The MCIB has recommended that the makers of the Drascombe Lugger-type vessel — an undecked open day boat — investigate the retrofitting of a system to keep the vessel’s centre-plate deployed in the event of a capsize.
The centre-plate, a large piece of metal which hangs from the hull, provides the major ballast to the boat but relies on gravity to keep it in position.
The MCIB has also recommended the Donegal-based Drascombe Association warn the owners of similar vessels of the possibility of capsizing under certain conditions, and encourage them to upgrade their vessels’ in-built buoyancy to comply with recent safety regulations.
The recommendations are in a MCIB report published yesterday on a fatal incident off Schull, Co Cork, on August 13, 2014. Experienced and competent sailor, Doug Perrin, 66, drowned when his Drascombe Lugger, Zillah, capsized while he was sailing with two friends.
Mr Perrin had more than 30 years of sailing experience and was a sailing instructor in Britain before moving with his wife, Judith, to Dunmanus about three years ago. His guests, a husband and wife, aged 76 and 60, had little sailing experience.
The trio were wearing lifejackets when they set off from Schull around 4pm and headed into Castle Island channel where a guest took the helm. They turned for Long Island channel and the other guest took the helm.
But as they sailed near the Amelia Buoy off Castle Island, the boat gybed un- intentionally and capsized suddenly, throwing all three into the water. The centre-plate retracted and they had no way to deploy it.
The guests climbed onto the upturned hull but Mr Perrin remained in the water. There was no VHF radio, no emergency location beacon or other emergency equipment on-board.
As the vessel drifted out to sea, they all tried to swim the 50m to the uninhabited Castle Island. The guests made it but Mr Perrin floated away.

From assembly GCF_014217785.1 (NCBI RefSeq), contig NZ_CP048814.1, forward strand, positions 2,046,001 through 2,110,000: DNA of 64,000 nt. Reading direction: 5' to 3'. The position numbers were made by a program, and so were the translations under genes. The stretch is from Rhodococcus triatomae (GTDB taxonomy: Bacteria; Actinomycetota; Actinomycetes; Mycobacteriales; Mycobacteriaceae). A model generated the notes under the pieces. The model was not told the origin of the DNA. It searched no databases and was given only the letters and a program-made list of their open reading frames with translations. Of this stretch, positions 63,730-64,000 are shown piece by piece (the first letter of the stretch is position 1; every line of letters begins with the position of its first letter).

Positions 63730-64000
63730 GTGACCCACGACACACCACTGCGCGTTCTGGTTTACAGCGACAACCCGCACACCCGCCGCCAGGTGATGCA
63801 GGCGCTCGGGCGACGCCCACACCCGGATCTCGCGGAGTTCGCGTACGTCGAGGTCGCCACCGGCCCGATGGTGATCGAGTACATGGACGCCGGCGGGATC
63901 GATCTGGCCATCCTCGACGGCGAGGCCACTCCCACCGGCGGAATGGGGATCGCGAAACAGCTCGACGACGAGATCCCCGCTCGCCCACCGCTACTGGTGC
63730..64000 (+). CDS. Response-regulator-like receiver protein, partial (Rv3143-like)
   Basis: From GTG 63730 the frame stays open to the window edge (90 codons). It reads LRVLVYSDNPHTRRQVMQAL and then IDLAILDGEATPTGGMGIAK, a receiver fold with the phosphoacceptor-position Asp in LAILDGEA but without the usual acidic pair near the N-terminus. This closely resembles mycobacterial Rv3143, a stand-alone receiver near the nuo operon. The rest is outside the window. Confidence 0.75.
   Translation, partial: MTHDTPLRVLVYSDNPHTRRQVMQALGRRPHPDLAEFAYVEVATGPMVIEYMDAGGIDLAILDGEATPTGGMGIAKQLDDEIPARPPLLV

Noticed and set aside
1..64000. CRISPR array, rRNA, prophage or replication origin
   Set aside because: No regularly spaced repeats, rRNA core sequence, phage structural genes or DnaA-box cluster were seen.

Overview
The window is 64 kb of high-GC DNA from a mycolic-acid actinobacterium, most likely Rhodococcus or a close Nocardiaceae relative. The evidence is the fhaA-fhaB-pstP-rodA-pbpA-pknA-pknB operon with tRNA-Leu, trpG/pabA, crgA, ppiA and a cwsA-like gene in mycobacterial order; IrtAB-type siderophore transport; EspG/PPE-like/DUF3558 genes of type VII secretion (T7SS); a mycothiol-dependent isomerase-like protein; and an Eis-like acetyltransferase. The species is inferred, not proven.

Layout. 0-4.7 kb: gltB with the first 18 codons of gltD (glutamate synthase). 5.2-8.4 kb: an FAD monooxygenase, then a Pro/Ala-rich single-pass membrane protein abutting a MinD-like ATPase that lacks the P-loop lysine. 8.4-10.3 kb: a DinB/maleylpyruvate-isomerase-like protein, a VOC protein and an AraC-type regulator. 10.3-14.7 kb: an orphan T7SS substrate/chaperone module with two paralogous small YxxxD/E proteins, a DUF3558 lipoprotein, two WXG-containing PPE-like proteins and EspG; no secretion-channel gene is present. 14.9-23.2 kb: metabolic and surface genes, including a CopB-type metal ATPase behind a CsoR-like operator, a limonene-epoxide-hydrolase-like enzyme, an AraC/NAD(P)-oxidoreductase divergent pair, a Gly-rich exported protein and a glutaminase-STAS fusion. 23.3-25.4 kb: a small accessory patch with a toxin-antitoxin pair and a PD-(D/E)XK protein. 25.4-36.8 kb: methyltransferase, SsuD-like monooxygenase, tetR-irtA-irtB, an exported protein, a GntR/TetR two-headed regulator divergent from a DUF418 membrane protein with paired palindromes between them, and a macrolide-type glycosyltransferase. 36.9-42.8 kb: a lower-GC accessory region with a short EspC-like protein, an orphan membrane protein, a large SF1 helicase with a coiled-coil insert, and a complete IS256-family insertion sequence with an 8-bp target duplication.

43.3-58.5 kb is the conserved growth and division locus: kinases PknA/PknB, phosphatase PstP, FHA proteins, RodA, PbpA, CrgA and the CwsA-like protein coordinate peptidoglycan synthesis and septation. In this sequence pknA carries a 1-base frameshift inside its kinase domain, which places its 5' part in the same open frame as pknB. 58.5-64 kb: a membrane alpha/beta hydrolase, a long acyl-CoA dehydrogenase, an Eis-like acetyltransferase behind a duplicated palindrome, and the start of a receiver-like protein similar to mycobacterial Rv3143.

His wife raised the alarm at 7.30pm when the party failed to return and a major search was launched.
The Irish Coast Guard helicopter R115 flew over the two survivors after dark but did not spot them, forcing them to spend the night on the island. They were spotted around 6am the next day and airlifted to safety.
Mr Perrin’s body was found off Sherkin Island about two hours later. He had died from drowning associated with hypothermia.
Boats’ inherent stability questioned
The first wooden Drascombe Lugger sailing boat was introduced in the UK in 1968. About 2,000 have been built since.
The success of the design spawned a number of other Drascombe types including coasters, cruisers, longboats, dabbers, gigs and skiffs.
Drascombes have proven very popular amongst day sailors and many have completed extensive ocean voyages.
However, questions have been raised about the inherent stability of certain types of Drascombes, and their manufacturers provide a service to upgrade their buoyancy.
The MCIB said experiments have shown that some Drascombe Luggers capsize easily and are very difficult to right by anyone other than fit, strong sailors.
And they said because Mr Perrin’s 1996-built boat was built before compliance with the Recreational Craft Directive became mandatory, there was no requirement for it to undergo stability or buoyancy tests.
In its conclusions, the MCIB said the crew’s lack of experience meant they did not react correctly to the sudden capsize, and their light clothing provided little insulation against cold sea water.
The MCIB also said that if Mr Perrin had a handheld VHF radio, he could have raised the alarm immediately, and if the boat had a locator beacon, and if their buoyancy aids had personal locator beacons, a light and whistle, it is possible that they may have been seen or heard sooner.